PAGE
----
Posted by: bridget | 31 January 2007

Federalist Society, Meese Justice Dep’t, Part I

There will be a multi-installment wrap-of of Saturday’s Federalist Society love-fest for the former Attorney General Edwin Meese.

Starting with the most relevant item for modern news, the Honourable Edwin Meese discussed, inter alia, the Independent Counsel Act. Originally designed as a means of revenge against Nixon, the law theoretically allows for prosecutorial independence. Ted Olsen challenged the constitutionality of the law. The Supreme Court upheld the law in 1987, deeming that it did not violate the separation of powers: the independent counsel has the same power as the Attorney General, but is inferiour to him. The effects of this, according to Mr. Meese, were 1) to make federal officers accountable to elected officials, and 2) to change criminal law jurisprudence. Formerly, a prosecutor would look for a crime and then find the perpetrator; however, the Independent Counsel Act encourages the special counsel to find a victim, and then do its best to invent an associated crime.

Mr. Meese used the Scooter Libby trial as a classic example of the latter problem. There is no underlying crime, as Ms. Plame’s status was not classified; the leak came from Richard Armitage (who has not been charged); and any half-competent person should have determined both of these things within a matter of hours. Yet, Mr. Libby stands trial.

Mr. Meese continued his discussion about the Justice Department in the 1980s and the return to orginalism and the strengthening of the Executive branch. During the 70s, as Congress expanded its powers, it considered trifurcating the Executive branch; Reagan’s strong leadership changed that. As part of the move by that administration to return to an originalist interpretation of the Constitution (one that certainly did not make either Mr. Reagan or Mr. Meese very popular), the Federalist Society began vetting candidates for judgeships. The effort was focused on finding candidates with a track record of supporting originalist interpretations instead of candidates who would swing left when put on the Court (historically, a problem for Republicans).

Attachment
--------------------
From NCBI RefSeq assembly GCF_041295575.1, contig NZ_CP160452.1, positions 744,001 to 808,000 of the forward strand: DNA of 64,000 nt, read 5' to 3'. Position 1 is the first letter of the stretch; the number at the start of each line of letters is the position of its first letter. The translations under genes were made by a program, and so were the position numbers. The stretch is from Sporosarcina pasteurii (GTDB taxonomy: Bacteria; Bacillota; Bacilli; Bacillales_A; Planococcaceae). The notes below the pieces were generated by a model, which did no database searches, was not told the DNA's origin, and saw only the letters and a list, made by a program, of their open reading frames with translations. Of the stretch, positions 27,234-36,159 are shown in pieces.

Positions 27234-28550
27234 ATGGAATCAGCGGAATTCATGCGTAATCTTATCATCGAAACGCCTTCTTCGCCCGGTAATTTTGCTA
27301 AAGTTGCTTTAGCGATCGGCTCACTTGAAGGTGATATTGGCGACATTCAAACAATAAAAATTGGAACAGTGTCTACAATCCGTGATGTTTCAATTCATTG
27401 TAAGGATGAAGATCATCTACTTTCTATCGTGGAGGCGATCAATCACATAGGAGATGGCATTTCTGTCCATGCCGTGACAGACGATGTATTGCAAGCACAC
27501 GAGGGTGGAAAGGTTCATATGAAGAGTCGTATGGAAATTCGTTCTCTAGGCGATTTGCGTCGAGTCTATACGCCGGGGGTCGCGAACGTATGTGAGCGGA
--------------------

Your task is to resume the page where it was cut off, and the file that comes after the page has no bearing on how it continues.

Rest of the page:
This effort brought about the nomination of Robert Bork, which, in turn, caused the Left to go into a political attack mode. They organised grassroots campaigns, political ads, and slandered him to ensure that his nomination would not be successful. Republicans quickly learned that Democrats were willing to turn judicial nominations into a political turf war. Twenty years later, they were prepared for such battles and had launched their own counter-attacks for the nominations of Justices Roberts and Alito.

Leave a Reply

Fill in your details below or click an icon to log in: Logo

You are commenting using your account. Log Out / Change )

Twitter picture

You are commenting using your Twitter account. Log Out / Change )

Facebook photo

You are commenting using your Facebook account. Log Out / Change )

Google+ photo

You are commenting using your Google+ account. Log Out / Change )

Connecting to %s


%d bloggers like this: